It is a general practice all over that employees make comparisons between themselves and their co-workers. They perceive what they get from a job situation (outputs) in relation to what they must put into it (inputs). They also compare their output-input ratio with the output-input ratio of their fellow-workers.
If a person’s ration and that of others are perceived to be equal a state of equity is said to exist. If they are unequal, an inequity exists i.e., the individual considers himself as ‘under-rewarded’ or ‘over-rewarded’ when an employee envisions an equity, he may choose any one or more of five alternatives:
(i) distort either his own or other inputs or outputs;
(ii) behave in the same way as to induce others to his own inputs or outputs;
(iii) behave in some way as to change his own inputs or outputs;
(iv) choose a different comparison referent; and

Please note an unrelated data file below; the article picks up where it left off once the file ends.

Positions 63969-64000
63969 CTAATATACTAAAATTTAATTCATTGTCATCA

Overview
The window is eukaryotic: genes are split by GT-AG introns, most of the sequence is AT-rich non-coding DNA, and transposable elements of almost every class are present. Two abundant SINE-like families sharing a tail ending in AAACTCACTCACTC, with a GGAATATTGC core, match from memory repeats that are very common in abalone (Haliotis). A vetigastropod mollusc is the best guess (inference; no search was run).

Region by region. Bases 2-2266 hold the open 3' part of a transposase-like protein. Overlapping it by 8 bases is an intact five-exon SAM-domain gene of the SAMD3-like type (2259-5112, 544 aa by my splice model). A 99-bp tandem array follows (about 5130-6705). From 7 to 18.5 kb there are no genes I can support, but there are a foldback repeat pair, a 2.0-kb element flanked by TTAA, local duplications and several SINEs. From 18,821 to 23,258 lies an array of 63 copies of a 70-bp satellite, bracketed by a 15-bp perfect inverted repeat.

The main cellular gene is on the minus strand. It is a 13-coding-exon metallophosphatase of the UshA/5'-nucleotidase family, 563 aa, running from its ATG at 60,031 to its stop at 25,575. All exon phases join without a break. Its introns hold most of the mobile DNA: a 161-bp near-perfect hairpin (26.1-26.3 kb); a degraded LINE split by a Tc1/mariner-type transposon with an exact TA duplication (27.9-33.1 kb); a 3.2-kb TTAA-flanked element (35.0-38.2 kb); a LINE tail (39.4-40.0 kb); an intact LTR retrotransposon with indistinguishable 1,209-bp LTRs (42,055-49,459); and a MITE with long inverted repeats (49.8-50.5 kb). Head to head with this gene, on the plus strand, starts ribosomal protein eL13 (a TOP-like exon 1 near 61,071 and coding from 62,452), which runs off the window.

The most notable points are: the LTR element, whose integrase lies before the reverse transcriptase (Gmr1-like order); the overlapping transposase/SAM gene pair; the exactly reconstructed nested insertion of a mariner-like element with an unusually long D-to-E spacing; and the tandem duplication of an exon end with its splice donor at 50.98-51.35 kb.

(v) leave the job.
Equity approach recognises that individuals are concerned not only with the absolute amount of money they are paid for their efforts but also with the relationship of this amount to what others are paid.
They make a judgement as to the relationship between their inputs and outputs with those of the others. Based on one’s inputs such as effort, education and competence – one compares outputs – such as salary levels, raises and other factors.
When people perceive an imbalance in their input-output ratio relative to others tension is created. It may result in lower productivity, more absenteeism, etc. This tension provides the basis for motivation, as one strives for what he perceives as equity and fairness.
To get relief, the employee may decrease his inputs while holding his output constant, or increase his outputs while holding inputs constant – possibly resulting in fighting the system, increased absenteeism, or other undesirable behaviours.